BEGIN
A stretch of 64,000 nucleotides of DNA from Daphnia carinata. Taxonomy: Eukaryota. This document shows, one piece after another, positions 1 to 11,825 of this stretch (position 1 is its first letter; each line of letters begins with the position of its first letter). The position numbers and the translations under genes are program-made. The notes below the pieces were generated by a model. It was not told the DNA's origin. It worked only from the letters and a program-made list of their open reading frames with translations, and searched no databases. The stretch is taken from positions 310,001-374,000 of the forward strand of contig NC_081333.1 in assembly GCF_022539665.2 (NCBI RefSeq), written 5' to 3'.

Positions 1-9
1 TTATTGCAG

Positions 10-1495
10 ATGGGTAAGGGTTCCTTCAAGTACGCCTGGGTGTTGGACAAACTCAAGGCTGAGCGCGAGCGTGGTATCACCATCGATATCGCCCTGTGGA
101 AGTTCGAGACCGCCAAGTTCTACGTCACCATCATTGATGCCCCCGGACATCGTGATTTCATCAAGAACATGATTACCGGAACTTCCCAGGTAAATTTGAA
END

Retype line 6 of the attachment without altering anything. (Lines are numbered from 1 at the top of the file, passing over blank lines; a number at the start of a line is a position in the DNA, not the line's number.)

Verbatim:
101 AGTTCGAGACCGCCAAGTTCTACGTCACCATCATTGATGCCCCCGGACATCGTGATTTCATCAAGAACATGATTACCGGAACTTCCCAGGTAAATTTGAA